Professor Pascale Cossart is a pioneering cellular microbiologist who has made significant contributions to our understanding of how bacteria both infect, and survive within, host cells. She uses the food-borne pathogen Listeria monocytogenes as a model, with her research paving the way for future therapeutics.
She is currently a Professor and Head of the Unité des Interactions Bactéries Cellules at the Pasteur Institute. She was also a Professor of Biochemistry at the Royal School of Medicine in Vientiane, Laos from 1974 – 1975 before working at Pasteur Institute in Paris from 1988 until the present.
Professor Cossart’s research provides a detailed picture of the factors which make Listeria such an effective infectious agent. She identified different proteins that Listeria uses to enter cells, move, and disseminate in tissues. Through the creation of a transgenic mouse model, she paved the way for in vivo studies. Professor Cossart has also unveiled new regulatory mechanisms in bacteria and is now deciphering how bacteria induce epigenetic changes during infection.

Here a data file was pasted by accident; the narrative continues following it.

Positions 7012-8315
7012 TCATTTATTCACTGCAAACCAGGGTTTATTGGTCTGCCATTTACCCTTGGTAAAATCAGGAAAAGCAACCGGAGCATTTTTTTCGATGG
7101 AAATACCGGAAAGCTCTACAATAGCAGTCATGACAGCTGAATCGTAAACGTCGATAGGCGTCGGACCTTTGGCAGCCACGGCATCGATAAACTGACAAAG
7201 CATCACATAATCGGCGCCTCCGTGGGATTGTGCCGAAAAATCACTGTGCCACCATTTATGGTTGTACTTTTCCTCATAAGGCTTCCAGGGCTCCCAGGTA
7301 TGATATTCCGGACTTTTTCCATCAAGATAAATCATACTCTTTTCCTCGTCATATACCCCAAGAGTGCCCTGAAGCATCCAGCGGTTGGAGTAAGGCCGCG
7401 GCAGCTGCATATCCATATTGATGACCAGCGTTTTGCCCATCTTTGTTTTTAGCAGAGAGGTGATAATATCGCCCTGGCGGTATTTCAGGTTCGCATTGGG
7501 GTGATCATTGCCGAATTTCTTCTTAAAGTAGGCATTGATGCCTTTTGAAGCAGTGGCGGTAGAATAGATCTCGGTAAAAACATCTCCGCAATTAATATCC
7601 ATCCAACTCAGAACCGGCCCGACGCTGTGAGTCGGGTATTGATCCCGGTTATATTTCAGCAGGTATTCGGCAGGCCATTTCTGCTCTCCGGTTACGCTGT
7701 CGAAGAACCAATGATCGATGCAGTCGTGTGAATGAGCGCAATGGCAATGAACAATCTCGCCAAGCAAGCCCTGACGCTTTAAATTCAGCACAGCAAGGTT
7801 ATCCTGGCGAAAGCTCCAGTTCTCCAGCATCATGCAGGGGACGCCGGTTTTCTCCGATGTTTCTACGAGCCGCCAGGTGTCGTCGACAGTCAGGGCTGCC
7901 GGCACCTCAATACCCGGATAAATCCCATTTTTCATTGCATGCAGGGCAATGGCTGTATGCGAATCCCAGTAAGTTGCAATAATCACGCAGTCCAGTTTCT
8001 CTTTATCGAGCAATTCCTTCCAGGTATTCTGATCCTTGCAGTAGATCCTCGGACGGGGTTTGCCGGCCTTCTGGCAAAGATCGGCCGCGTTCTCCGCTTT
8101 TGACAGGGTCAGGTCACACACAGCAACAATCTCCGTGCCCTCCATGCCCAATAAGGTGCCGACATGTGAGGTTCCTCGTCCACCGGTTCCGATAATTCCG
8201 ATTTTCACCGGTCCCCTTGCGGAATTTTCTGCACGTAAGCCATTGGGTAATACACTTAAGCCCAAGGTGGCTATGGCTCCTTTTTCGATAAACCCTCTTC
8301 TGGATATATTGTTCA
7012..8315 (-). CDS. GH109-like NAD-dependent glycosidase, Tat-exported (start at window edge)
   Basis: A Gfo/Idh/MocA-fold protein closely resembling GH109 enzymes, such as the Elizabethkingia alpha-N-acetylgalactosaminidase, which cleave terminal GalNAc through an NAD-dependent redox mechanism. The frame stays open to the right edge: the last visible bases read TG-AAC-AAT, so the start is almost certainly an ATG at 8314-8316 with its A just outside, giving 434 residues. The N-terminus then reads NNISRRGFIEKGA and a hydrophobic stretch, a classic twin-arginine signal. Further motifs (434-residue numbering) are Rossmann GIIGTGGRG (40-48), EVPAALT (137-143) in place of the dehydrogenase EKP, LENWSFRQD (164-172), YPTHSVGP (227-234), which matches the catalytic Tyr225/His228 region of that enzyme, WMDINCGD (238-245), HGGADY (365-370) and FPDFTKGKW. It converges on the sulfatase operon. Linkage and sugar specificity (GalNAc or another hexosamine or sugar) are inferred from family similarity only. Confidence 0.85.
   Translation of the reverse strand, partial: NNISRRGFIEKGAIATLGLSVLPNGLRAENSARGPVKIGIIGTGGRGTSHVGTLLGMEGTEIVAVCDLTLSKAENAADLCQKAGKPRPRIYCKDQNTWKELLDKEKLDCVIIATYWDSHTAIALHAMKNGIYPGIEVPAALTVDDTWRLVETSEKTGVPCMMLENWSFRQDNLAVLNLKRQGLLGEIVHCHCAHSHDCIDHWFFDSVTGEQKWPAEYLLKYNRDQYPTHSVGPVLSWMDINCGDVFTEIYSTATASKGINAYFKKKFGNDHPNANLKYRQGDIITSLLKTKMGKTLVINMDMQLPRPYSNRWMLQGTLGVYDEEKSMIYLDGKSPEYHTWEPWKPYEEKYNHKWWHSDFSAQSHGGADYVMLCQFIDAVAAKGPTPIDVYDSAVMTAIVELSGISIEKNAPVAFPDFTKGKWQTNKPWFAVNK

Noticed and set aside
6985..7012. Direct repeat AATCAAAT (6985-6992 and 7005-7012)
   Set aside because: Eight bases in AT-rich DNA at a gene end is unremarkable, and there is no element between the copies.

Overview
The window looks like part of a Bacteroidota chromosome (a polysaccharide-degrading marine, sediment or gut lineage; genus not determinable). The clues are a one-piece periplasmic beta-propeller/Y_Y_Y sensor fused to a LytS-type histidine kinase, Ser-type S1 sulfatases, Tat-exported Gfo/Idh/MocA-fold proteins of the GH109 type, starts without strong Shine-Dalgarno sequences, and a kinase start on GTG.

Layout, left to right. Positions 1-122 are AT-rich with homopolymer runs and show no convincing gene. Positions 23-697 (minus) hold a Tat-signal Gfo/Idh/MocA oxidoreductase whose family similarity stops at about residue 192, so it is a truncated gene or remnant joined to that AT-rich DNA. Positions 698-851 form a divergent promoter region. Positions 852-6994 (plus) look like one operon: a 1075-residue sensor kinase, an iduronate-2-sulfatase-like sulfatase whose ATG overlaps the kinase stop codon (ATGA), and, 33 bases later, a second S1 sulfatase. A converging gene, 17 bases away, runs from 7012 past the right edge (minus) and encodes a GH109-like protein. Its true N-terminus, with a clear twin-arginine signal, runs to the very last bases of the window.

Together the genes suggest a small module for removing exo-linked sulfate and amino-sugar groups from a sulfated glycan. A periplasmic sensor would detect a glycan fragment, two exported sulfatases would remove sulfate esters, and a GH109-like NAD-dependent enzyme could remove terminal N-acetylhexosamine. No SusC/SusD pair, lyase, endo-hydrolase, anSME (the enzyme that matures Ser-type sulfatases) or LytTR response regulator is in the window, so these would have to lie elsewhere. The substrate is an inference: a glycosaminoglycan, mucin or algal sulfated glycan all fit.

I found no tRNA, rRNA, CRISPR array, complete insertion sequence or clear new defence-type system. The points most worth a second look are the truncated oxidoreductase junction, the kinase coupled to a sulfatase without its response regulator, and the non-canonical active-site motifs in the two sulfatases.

Professor Cossart has received several prestigious awards and recognitions, not only for her research but also for her role as a mentor and promoter of interdisciplinary collaboration. These awards include the Robert Koch Prize for biomedical science in 2007 in Germany, the Louis-Jeantet Prize for Medicine in 2008 in Switzerland, the Balzan Prize in 2013 in Italy, the 2014 FEBS | EMBO Women in Science Award, and most recently, the FEMS-Lwoff Award in 2019 in the UK. She became the Honorary Doctor of the Karolinska Institute in Stockholm, Sweden in 2020.